FDA Warns Ovarian Cancer Tests Not Reliable

According to the American Cancer Society, the most common screening test is called the CA-125 blood test. In many women with ovarian cancer, levels of this protein are high. But the problem with using it is that common conditions other than cancer can also cause high levels of CA-125, the cancer society says.
Complete article:
"Despite extensive research and published studies, there are currently no screening tests for ovarian cancer that are sensitive enough to reliably screen for ovarian cancer without a high number of inaccurate results," the agency said in its warning.

"However, over the years, numerous companies have marketed tests that claim to screen for and detect ovarian cancer," the FDA added.

But these tests may lead to delays in effective preventive treatments for high-risk women who have no symptoms, or result in unnecessary medical tests and/or surgery for those who do not have the disease, the agency noted.

According to the American Cancer Society, the most common screening test is called the CA-125 blood test. In many women with ovarian cancer, levels of this protein are high. But the problem with using it is that common conditions other than cancer can also cause high levels of CA-125, the cancer society says.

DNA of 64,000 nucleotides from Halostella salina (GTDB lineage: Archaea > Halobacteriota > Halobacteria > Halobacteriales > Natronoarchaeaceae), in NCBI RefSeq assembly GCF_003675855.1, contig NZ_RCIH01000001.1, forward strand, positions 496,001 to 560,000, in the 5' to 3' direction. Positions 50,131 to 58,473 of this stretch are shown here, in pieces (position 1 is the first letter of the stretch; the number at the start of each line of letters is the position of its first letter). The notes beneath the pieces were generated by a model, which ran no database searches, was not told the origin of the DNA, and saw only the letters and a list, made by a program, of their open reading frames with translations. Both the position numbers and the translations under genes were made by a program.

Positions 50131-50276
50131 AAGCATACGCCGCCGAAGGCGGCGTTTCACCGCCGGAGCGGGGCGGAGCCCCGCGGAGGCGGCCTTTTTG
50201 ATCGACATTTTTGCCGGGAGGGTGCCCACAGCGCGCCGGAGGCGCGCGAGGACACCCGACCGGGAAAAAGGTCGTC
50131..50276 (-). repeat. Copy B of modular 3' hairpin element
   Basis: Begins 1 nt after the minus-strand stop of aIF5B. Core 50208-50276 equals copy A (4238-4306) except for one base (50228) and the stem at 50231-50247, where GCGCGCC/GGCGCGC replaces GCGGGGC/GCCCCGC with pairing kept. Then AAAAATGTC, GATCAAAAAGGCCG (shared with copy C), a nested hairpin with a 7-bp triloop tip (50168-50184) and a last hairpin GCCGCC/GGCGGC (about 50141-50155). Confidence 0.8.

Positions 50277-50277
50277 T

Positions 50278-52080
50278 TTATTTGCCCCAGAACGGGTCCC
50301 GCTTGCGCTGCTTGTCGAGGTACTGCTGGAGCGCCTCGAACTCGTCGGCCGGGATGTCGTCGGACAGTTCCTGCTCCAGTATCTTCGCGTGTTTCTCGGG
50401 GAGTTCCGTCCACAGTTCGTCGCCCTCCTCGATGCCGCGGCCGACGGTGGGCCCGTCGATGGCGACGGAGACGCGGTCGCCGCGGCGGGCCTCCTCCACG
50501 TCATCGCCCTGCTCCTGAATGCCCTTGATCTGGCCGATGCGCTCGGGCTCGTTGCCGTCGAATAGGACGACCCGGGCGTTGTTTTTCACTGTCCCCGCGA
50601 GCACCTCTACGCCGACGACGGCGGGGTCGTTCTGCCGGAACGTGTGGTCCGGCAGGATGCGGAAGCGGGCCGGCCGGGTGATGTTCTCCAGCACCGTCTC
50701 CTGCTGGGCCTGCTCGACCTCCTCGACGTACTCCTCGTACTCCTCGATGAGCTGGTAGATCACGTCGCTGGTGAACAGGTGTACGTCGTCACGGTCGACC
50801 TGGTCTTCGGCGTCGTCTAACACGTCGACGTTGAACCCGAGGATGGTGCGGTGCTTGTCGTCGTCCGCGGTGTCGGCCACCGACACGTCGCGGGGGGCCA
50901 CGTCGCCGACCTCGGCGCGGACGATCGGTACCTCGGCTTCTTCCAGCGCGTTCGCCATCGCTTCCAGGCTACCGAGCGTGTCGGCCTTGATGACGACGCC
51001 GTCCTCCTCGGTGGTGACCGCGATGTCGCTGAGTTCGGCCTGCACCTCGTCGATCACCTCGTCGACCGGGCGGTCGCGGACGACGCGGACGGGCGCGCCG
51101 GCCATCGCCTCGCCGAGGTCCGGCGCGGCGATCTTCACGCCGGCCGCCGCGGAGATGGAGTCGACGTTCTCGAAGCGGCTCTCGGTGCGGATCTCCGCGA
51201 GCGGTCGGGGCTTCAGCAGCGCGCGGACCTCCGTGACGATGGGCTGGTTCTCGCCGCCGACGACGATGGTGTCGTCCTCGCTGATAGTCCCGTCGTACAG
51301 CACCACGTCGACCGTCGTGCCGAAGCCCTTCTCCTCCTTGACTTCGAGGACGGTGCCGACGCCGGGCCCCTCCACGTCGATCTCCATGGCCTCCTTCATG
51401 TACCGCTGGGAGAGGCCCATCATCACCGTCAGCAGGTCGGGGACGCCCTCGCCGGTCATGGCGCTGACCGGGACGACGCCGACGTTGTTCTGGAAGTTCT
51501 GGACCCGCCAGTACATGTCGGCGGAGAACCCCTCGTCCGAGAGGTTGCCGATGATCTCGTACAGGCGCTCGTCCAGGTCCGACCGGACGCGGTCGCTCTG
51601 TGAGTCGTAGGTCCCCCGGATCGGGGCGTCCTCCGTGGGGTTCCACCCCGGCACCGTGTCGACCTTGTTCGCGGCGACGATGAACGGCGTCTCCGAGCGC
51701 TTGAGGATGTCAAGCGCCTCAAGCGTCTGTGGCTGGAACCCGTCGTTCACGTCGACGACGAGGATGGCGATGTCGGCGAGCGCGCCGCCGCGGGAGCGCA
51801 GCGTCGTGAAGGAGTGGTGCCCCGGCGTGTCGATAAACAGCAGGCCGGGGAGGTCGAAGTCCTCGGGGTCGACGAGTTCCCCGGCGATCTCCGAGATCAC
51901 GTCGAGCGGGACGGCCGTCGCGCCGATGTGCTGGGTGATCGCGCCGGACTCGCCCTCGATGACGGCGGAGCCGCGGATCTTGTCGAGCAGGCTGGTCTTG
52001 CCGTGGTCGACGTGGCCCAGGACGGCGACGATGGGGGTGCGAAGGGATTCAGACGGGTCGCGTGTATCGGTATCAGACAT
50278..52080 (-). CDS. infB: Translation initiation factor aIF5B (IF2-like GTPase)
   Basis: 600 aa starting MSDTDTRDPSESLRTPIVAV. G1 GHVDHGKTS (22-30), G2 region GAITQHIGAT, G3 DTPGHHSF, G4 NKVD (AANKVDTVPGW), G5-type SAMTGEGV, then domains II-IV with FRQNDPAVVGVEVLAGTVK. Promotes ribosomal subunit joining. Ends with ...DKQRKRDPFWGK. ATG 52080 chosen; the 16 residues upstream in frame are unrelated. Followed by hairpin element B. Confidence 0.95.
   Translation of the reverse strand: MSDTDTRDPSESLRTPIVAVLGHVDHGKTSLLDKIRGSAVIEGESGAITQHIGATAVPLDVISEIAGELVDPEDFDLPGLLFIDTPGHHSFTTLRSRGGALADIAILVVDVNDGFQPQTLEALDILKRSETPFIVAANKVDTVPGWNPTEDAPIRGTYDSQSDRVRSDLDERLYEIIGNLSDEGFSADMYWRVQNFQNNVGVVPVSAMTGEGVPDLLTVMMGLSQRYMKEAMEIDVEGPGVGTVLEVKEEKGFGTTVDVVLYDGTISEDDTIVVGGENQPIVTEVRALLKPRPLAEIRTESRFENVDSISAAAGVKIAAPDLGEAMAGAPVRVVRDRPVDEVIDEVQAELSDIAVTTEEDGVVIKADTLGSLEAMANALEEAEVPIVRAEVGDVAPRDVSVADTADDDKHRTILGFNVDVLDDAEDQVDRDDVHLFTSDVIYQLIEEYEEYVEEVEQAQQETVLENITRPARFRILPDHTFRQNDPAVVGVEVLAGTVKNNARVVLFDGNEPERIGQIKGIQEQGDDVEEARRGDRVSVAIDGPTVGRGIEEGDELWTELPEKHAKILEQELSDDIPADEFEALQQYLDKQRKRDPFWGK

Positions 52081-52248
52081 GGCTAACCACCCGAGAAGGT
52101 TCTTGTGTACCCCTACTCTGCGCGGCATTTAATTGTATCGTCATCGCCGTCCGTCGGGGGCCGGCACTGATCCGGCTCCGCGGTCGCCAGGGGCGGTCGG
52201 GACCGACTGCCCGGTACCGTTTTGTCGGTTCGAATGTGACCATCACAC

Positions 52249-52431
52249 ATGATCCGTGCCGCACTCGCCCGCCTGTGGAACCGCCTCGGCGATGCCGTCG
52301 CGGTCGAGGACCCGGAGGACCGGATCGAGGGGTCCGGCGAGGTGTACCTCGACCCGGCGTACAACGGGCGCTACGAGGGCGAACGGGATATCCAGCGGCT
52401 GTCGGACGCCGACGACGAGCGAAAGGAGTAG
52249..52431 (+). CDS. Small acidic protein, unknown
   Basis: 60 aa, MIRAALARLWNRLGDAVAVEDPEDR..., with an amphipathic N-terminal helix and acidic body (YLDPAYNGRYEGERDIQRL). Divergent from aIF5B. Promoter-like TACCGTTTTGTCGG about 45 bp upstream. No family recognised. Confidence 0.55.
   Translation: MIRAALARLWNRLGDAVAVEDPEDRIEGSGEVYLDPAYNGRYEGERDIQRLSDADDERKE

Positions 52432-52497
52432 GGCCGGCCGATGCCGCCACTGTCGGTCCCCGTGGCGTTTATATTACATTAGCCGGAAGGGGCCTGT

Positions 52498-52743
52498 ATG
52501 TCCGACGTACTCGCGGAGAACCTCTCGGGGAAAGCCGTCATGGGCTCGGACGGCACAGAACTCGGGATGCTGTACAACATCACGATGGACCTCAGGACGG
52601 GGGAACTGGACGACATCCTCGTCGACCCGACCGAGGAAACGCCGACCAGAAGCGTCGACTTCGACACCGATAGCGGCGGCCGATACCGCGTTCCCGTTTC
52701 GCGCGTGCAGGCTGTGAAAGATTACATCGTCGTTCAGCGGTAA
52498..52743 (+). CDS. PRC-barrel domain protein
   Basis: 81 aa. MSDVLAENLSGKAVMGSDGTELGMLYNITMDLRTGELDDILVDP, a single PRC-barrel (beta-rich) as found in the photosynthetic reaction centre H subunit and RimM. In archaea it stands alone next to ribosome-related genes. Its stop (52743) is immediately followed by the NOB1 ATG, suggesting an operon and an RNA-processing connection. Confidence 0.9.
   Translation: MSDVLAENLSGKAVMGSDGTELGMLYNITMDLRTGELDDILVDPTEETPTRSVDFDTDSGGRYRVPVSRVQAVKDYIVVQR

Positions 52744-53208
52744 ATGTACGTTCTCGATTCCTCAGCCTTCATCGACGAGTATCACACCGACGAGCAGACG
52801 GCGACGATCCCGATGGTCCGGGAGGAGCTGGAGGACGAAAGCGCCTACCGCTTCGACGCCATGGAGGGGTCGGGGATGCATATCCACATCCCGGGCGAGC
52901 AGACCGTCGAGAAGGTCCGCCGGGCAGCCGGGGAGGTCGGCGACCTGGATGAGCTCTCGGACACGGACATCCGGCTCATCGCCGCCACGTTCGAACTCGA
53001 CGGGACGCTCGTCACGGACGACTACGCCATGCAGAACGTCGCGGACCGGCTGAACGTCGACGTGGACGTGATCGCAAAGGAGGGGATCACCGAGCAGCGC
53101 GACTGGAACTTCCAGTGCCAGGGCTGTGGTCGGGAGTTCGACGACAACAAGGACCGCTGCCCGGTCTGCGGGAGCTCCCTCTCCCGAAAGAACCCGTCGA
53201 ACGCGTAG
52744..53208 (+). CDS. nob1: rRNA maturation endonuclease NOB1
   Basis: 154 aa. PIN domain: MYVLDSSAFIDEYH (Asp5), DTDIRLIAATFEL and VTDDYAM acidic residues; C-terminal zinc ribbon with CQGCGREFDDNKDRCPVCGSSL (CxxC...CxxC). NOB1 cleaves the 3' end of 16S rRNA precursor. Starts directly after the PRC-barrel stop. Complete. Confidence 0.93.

That's why women should not rely on ovarian cancer screening tests to make health or treatment decisions, the FDA said in its warning. This is especially important for women who have a family history of ovarian cancer or the BRCA1 or BRCA2 genetic mutations, which raise the risk of both breast and ovarian cancer, the agency added.

Doctors should not recommend or use ovarian cancer screening tests in the general population, and they need to understand they are not a substitute for preventive measures that may reduce the chances of disease in high-risk patients, the FDA said.

The warning was issued after a review of available evidence from clinical trials and the recommendations of health care groups and the U.S. Preventive Services Task Force.

The American College of Obstetricians and Gynecologists (ACOG) said Thursday that it supports the FDA warning.

"Obstetrician-gynecologists should be aware that tests currently marketed to screen women for ovarian cancer are not based on data," Dr. Thomas Gellhaus, ACOG president, said in a statement. "ACOG is in agreement with the FDA and recommends against using these offered tests to screen for ovarian cancer," he added.

"Currently, it appears that the best way to detect ovarian cancer is for both the patient and her clinician to have a high index of suspicion of the diagnosis in symptomatic women," Gellhaus noted.

"Persistent and progressive symptoms such as an increase in bloating, pelvic or abdominal pain, or difficulty eating or feeling full quickly, should be evaluated," he said.

Ovarian cancer is the fifth leading cause of cancer death in women. In 2013, almost 21,000 women in the United States were diagnosed with ovarian cancer, and more than 14,000 women died from the disease, according to ACOG. more